Algorithm promises faster radiotherapy planning

February 13, 2007

Software that learns how to automatically fine-tune plans for conducting radiotherapy promises to eliminate the need for manual adjustments, speeding up the process needed to administer radiation to cancer patients, according to its developers at the Rensselaer Polytechnic Institute. The algorithm is being groomed to automatically determine acceptable radiation plans in minutes.

Software that learns how to automatically fine-tune plans for conducting radiotherapy promises to eliminate the need for manual adjustments, speeding up the process needed to administer radiation to cancer patients, according to its developers at the Rensselaer Polytechnic Institute. The algorithm is being groomed to automatically determine acceptable radiation plans in minutes.

The need for such software is palpable, according to Richard Radke, Ph.D., an assistant professor of electrical, computer, and systems engineering at Rensselaer.

"Intensity-modulated radiation therapy (IMRT) has exploded in popularity, but the technique can require hours of manual tuning to determine an effective radiation treatment for a given patient," said Radke, whose group described its solution in the Feb. 7 issue of Physics in Medicine and Biology.

In preliminary tests conducted on 10 prostate cancer cases, the algorithm automatically determined in 10 minutes or less an appropriate radiation therapy plan for seven.

Machine learning, a subfield of artificial intelligence, uses algorithms that analyze examples, then search databases for similar relationships. It holds particular promise for the management of sophisticated technologies such as IMRT, whose radiation beams are composed of thousands of tiny "beamlets" that must be individually adjusted to deliver precise doses of radiation.

Interactively constructing the treatment plans that orchestrate this modulation of doses, however, can be extremely time-consuming. Technologists can spend up to four hours to develop a plan for treating prostate cancer and an entire day developing plans to treat cancers in the head and neck, according to Radke.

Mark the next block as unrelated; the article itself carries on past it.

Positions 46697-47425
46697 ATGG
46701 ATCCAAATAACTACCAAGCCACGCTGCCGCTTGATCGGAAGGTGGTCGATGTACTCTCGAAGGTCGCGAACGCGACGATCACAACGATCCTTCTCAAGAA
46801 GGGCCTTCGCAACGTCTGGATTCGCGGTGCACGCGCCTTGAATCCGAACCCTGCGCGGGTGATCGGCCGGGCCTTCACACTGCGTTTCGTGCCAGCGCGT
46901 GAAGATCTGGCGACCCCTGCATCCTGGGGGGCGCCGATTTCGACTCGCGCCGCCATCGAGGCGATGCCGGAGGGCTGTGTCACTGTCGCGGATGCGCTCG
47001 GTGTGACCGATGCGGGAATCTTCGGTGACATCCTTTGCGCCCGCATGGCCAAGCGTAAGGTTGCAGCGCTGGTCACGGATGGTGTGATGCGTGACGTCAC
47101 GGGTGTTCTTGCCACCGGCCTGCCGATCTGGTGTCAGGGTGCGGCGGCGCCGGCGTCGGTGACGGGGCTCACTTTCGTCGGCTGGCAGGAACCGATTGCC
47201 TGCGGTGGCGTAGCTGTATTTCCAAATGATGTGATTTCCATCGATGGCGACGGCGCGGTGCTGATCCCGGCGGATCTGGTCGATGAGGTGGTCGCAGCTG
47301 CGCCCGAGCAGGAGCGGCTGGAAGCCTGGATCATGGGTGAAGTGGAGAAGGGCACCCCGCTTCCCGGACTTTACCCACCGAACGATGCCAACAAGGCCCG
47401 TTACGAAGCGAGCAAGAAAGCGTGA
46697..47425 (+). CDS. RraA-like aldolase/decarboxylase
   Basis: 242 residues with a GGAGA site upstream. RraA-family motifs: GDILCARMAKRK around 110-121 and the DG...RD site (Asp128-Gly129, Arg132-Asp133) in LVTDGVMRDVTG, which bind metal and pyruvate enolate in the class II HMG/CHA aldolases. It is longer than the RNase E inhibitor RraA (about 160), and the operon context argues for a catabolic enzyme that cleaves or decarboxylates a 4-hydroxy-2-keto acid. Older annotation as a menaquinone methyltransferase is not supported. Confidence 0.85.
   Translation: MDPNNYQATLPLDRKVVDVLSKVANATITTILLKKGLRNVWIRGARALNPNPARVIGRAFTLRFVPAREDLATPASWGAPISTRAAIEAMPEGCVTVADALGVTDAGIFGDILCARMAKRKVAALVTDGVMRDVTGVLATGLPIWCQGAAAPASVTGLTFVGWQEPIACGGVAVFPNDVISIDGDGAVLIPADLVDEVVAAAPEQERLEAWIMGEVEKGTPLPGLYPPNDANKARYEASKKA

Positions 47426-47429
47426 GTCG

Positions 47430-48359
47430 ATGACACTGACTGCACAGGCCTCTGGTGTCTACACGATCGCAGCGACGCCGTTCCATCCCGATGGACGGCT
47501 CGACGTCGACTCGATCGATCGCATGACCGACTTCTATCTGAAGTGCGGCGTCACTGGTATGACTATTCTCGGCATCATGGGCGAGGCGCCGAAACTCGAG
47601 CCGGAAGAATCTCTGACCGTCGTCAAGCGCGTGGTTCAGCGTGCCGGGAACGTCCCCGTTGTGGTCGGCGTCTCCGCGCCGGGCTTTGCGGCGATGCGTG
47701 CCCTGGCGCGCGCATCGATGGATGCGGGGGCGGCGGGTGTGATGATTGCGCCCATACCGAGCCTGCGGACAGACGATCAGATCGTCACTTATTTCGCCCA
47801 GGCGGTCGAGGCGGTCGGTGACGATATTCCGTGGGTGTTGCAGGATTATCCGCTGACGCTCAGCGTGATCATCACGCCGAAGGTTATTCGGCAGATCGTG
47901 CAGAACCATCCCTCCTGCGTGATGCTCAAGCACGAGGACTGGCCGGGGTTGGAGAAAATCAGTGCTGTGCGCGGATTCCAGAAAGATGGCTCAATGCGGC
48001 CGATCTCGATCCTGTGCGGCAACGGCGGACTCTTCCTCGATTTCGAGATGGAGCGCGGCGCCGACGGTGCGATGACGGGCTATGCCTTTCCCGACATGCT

The exact locations of the tumor and healthy tissues are identified using CT images. Radiation doses are assigned to specific target areas, while the need to avoid collateral radiation damage to healthy tissues must also be weighed. This is now done by manually determining the settings for up to 20 different parameters.

"Our goal is to automate this knob-turning process, saving the planner's time by removing decisions that don't require their expert intuition," Radke said.

In its first outing, the algorithm constructed radiotherapy plans based on data describing 10 patients with prostate cancer. Each radiation plan required between five and 10 minutes. Of the 10 plans developed, four would have been immediately acceptable and three needed only minor tweaking. The remaining three would have demanded more attention from a radiation planner, Radke said.

The Rensselaer team is now working on an enhanced version that can be evaluated clinically. In the meantime, the team will expand the approach to plan treatment for head and neck cancers. The group is also collaborating with Massachusetts General Hospital to create computer vision algorithms that can automatically outline organs of interest in CT images, further speeding the radiation planning process.